Natural alternatives to pesticides under the microscope
Scientists working for the Economic & Social Research Council have been looking at why British farmers are not embracing natural alternatives to chemical pesticides.
Chemicals also endanger workers' health and can contaminate groundwater.
"It is evident that biopesticides have a potentially important contribution to make to a competitive agriculture industry," said lead researcher, Professor Wyn Grant, at the University of Warwick.
"They have the potential to increase consumer confidence in fruit and vegetables whilst moving away from a polarised and over-simplified choice between conventional and organic modes of production."
Biological control agents such as naturally occurring fungi, bacteria or viruses are applied in much the same way as chemical pesticides to kill unwanted insects, but have little impact on other organisms, are compatible with other natural enemies, do not leave toxic residues and are relatively cheap to develop.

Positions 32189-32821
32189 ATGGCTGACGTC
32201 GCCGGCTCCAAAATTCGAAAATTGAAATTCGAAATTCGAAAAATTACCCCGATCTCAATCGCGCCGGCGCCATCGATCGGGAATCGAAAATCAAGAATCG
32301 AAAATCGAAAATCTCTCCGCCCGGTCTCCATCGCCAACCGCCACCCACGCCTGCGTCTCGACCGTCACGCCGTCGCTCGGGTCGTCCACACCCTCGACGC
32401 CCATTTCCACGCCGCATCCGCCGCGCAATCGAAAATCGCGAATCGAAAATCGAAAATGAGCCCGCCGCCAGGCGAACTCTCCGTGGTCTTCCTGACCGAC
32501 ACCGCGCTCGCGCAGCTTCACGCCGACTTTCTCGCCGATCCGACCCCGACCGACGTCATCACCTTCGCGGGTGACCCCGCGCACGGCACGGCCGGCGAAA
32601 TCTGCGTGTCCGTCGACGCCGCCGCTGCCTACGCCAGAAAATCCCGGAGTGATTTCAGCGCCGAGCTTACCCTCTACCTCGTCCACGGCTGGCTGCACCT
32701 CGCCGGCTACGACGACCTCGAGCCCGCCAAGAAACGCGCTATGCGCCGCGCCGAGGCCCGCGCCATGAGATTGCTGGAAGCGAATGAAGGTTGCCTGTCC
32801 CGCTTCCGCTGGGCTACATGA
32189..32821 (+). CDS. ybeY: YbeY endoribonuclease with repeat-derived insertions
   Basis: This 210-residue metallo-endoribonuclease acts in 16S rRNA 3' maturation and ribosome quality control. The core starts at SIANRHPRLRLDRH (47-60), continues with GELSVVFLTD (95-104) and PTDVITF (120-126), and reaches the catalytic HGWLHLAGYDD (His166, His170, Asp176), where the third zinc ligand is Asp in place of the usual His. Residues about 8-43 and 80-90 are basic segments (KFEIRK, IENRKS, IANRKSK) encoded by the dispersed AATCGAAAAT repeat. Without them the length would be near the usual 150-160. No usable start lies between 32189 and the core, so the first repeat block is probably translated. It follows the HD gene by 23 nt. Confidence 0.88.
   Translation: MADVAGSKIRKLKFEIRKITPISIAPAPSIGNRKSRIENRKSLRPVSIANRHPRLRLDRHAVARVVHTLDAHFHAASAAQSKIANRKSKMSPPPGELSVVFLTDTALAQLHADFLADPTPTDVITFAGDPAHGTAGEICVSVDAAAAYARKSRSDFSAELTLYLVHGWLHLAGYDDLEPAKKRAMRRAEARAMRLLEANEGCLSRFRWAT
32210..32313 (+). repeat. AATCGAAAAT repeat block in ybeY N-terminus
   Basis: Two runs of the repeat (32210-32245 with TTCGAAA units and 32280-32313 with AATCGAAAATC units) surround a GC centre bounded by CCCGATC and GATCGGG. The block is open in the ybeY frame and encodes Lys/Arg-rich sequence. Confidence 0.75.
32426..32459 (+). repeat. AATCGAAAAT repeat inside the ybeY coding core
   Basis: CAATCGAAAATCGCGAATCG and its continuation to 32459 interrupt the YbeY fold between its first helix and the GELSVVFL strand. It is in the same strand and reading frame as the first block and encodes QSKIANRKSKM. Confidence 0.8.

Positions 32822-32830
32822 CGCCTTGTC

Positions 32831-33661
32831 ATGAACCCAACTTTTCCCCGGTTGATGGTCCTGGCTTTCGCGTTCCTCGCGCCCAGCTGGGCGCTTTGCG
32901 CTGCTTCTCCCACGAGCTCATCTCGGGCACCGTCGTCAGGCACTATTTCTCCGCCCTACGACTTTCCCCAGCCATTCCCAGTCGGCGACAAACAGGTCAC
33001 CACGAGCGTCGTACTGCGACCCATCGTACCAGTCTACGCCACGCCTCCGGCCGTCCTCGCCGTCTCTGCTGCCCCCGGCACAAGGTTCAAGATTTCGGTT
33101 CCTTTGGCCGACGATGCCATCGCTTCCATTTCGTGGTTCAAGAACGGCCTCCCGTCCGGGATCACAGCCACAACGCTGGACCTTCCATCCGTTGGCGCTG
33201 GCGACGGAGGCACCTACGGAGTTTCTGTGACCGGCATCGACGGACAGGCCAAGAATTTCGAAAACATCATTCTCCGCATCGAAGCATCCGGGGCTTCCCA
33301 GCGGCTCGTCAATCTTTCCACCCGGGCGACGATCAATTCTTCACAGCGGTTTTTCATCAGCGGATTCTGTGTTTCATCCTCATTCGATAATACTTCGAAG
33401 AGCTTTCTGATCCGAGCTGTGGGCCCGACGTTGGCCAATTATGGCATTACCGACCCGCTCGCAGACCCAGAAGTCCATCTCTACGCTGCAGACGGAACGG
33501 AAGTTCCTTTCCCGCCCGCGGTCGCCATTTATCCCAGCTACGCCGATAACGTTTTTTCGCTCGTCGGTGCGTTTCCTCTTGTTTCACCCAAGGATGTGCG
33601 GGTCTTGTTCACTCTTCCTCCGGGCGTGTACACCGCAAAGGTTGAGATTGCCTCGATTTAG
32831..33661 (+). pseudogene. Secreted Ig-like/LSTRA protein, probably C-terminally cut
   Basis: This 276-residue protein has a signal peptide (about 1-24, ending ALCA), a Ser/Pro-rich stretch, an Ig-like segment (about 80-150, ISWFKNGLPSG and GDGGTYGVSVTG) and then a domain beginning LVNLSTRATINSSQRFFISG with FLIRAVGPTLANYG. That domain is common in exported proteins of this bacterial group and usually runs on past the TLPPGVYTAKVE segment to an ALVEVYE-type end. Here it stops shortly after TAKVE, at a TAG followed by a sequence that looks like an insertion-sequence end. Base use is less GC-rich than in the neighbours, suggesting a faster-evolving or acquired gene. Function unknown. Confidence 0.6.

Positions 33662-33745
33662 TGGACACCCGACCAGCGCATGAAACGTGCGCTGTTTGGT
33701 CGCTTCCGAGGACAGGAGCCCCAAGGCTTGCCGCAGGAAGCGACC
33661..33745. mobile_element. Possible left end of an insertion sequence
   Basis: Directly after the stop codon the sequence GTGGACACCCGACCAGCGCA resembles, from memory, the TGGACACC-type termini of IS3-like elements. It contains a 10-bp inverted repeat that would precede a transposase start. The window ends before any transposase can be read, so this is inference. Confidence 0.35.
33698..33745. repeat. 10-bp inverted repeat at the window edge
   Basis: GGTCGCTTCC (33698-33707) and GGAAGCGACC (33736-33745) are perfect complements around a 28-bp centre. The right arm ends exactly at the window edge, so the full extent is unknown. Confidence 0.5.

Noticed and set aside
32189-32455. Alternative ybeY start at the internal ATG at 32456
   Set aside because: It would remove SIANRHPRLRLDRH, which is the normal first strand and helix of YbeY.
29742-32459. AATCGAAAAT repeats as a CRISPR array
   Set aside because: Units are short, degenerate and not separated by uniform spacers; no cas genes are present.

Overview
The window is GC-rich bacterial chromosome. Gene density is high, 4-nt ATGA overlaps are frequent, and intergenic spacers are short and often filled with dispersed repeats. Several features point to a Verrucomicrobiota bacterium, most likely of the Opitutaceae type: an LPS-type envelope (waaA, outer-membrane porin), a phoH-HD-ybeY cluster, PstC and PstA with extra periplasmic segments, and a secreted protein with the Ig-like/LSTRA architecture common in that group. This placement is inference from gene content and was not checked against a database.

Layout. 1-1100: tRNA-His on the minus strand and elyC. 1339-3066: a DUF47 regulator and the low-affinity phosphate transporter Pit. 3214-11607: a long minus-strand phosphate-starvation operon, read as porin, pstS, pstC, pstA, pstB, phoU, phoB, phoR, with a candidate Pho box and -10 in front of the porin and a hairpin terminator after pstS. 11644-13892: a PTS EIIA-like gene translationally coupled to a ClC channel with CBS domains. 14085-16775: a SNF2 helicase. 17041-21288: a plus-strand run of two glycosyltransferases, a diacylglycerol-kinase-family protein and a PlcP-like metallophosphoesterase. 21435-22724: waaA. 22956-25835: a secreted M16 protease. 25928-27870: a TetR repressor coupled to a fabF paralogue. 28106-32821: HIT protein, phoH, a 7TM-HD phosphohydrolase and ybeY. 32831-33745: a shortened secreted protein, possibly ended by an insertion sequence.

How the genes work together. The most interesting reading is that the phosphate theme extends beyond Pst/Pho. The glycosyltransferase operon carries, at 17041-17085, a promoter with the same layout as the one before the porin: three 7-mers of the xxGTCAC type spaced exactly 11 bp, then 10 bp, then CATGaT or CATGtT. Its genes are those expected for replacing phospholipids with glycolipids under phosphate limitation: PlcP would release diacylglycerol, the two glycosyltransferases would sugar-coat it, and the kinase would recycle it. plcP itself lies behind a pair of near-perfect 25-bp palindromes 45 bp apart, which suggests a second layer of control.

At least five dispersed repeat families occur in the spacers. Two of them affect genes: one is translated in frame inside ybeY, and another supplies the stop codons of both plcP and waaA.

Most of the scientific community agrees that these benefits outweigh the disadvantages of lower effectiveness and a shorter shelf life.
They have been widely adopted in the USA but are far less common in the EU.
The researchers said a lack of mutual recognition between EU member states is a key reason why uptake here is low.
This makes it hard for the small companies - often start-ups - that usually develop biopesticides to obtain economies of scale.
"The absence of a Europe-wide market for biopesticides is a significant obstacle to their wider commercial availability," the researchers said, though moves are underway to remedy this.
They also pointed to "patchy" interaction between the regulator and retailers, and a lack of involvement of environmental groups, which they put down to indifference rather than hostility.
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